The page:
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THE NATIONS' CAPITAL; Protecting the value of tribal leaders

VISTA, Calif. -- In a matter of years, a capable tribal leadership could
bring a fledgling tribe out of dependence on federal funding or out of debt
to economic self-sufficiency.

Tribes usually depend on their elected leaders and a few key executives to
work on important economic issues. Individuals responsible for these key
functions are called "key persons."

If a deadline is missed in completing audits or filing for grants, the
tribe could lose revenues. If a leader dies during negotiations for a
development project, the deal could die as well. Potential jobs would then
be lost, along with prospective profit distributions to the general
council.

Time is money.

Witness the critical contributions of the Navajo code talkers during World
War II. Between 1942 and 1945, they provided encrypted military
communications and helped the United States win the war. During WWII, the
U.S. government floated $185 million in war bonds to finance the war, at an
average cost of more than $60 million per year. Imagine: If the Navajo code
talker unit had been lost, how much longer would the war have lasted, and
at what additional cost?

The unforeseen can happen any time, in the form of an accident, death,
disability, or serious illness such as cancer, heart disease or stroke. In
such events, business insurance can be used to replace a portion of that
person's financial contribution to the tribe. This type of insurance is
commonly called "key person's insurance."

The tribe takes out and pays for an insurance policy on each key person for
the term of employment or office. Should a key person die or become
critically ill during this period, the insurance would pay a certain lump
sum to the tribe.

The money can be used to cover expenses in the operations of the tribe,
search for a replacement, pay off debts, distribute money to general
council members or pay severance to employees whose department might shut
down.

Three factors determine the amount of business insurance coverage needed:
identification of the key persons, value of the deal or grant, and
estimated time to get the project going again.

In one hypothetical situation, a tribal environmental coordinator
successfully obtained environmental grants averaging $450,000 for the past
two years. The position usually took six to nine months to fill, and the
grant application is due on June 1 of each year. No one within the
organization is knowledgeable about the nuances of the application and
audit process. The coordinator's untimely death could mean that the
department may not receive the grant. Without adequate funding, the
department would have to lay off employees due to a lack of funding in the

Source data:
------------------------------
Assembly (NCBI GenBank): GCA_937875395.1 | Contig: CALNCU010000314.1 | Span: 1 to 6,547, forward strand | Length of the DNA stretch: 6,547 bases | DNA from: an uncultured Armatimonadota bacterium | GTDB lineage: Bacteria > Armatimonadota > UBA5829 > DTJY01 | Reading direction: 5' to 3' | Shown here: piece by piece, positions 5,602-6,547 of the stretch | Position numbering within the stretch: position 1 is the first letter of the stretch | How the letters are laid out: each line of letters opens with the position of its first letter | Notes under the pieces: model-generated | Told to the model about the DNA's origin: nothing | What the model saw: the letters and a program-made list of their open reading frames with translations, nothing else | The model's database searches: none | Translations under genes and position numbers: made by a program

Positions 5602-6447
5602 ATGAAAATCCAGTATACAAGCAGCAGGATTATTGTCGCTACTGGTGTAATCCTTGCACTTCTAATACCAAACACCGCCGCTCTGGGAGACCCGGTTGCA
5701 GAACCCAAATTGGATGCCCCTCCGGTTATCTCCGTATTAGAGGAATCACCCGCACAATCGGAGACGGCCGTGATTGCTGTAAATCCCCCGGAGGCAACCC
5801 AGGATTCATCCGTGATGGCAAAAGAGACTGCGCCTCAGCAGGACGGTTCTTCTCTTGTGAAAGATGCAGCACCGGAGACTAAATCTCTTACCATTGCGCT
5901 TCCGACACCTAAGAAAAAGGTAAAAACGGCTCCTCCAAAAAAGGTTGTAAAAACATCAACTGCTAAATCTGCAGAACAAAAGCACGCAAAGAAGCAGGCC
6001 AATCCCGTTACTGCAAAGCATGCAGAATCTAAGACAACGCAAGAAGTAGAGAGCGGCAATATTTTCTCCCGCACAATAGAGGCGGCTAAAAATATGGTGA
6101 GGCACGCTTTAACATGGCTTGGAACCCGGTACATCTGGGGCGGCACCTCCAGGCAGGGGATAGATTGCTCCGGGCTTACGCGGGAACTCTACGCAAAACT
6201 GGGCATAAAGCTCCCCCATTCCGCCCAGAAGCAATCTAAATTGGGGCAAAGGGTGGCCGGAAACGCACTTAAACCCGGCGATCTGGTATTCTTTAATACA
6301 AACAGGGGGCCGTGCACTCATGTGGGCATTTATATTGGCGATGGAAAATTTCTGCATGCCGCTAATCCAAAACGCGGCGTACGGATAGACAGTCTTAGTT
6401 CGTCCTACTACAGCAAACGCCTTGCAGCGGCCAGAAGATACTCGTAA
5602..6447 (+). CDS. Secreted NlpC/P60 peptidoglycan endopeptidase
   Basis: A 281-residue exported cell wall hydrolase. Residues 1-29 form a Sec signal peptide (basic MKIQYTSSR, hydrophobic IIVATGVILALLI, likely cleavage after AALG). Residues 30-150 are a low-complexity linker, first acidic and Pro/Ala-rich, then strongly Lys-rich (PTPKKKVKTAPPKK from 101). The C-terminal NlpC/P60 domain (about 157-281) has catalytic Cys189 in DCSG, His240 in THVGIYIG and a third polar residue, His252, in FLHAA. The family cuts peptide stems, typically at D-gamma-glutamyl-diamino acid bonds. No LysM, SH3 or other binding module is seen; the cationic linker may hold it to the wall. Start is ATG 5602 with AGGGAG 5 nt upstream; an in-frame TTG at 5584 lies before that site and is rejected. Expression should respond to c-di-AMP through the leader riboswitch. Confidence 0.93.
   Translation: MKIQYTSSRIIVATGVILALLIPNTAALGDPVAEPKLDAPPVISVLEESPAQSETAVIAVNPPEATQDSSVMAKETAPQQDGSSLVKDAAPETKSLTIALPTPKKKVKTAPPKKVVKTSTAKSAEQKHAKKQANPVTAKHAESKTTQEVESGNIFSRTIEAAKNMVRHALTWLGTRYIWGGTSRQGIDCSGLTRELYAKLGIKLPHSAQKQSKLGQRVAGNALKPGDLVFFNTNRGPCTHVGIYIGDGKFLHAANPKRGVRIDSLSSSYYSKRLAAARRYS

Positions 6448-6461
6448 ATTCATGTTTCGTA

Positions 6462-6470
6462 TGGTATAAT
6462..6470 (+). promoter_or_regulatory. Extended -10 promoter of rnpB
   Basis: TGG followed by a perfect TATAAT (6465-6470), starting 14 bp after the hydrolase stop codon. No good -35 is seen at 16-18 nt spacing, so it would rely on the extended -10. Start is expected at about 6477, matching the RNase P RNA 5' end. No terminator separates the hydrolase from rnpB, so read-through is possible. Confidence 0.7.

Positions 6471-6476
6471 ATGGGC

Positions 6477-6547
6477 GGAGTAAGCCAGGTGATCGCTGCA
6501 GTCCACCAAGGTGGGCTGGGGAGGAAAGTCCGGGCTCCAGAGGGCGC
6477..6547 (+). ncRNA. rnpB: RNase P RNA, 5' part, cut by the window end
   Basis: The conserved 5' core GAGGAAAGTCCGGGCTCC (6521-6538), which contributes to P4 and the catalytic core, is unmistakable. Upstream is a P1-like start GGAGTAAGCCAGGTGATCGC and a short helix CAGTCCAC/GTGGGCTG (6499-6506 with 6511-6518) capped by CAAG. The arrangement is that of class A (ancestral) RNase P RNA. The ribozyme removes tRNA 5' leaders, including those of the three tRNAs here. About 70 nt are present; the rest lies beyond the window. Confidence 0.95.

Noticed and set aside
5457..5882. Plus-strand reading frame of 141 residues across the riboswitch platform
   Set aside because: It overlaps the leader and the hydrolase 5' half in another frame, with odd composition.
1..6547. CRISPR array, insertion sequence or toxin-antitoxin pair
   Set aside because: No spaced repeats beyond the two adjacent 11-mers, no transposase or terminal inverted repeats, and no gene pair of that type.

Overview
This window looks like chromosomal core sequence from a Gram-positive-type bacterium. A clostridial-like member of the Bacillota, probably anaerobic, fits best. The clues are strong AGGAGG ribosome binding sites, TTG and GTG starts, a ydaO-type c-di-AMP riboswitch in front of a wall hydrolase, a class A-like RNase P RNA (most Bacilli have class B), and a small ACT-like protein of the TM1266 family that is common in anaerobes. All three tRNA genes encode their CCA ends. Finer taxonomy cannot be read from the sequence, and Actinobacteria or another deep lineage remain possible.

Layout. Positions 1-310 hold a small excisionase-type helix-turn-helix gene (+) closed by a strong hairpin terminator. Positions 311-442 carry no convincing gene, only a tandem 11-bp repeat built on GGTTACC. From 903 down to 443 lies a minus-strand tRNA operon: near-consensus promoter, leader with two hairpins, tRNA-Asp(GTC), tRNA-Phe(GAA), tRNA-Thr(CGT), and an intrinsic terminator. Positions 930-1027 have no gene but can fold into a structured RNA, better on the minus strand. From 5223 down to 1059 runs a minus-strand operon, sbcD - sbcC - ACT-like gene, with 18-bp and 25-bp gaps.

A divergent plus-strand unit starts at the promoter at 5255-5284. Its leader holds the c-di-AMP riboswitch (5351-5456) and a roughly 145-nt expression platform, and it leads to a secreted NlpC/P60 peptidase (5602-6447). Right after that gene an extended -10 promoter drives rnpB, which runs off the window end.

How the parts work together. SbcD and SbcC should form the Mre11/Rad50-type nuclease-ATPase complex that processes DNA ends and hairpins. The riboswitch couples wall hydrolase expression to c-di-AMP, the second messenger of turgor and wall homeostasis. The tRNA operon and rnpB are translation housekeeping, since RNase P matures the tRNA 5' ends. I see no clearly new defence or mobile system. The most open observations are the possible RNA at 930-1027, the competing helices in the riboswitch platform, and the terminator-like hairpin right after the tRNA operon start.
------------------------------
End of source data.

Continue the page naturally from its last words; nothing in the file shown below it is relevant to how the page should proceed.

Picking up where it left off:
new fiscal year.

In this case, the tribe should consider investing life and critical illness
insurance policies of $450,000 on this executive. The life insurance policy
could have provided the tribal project with operational funding, even if
crucial deadlines were missed at this time, until the replacement executive
could be found to continue on.

In the second hypothetical, the president of a nation spearheaded a new
casino expansion. The tribe was to finalize negotiation with an investor
group, build a hotel complex and add 200 extra slot machines. Market
studies estimated additional earnings in excess of $5 million annually to
the tribe.

All of a sudden, the president suffered a heart attack and survived.
Doctors advised a substantially reduced workload and a regular diet and
exercise program.

In this case, a $2.5 million life or critical illness policy would have
covered the loss of time and progress. The president needed time to
recuperate. The mission had to be delegated and a new negotiator had to be
hired.

After six months, this process was back on track. The critical illness
policy covered the costs of executive search and transition, and replaced
part of the income the tribe might have otherwise earned.

The term of the policy depends on the expected years of service from the
key person. Premiums for key person polices depend on their design, age and
medical conditions. In general, premiums are lower when a person is younger
and healthier. Sometimes, coverage may not be available to key persons who
have pre-existing medical conditions such as heart disease with diabetes.
Therefore, it is prudent to obtain permanent or long term policies, for 10
-- 30 years, especially in those instances where tribal council has low
turnover.

Key person policies are commonly used in business situations. Because of a
tribe's reliance on its elected officials to oversee the execution of its
business plan, investor groups may demand this type of coverage on tribal
council members during the term of the contract.

Please note that key person insurance differs from life insurance intended
for the key person's family. This is because the family will not receive
any insurance benefit distributions from a key person's policy. A separate
policy should be considered to cover the family's income needs.

The opinions expressed are those of Cynthia Tam as of 11/13/2005 and are
subject to change based on market and other conditions. Consult with
financial and legal expert before investing.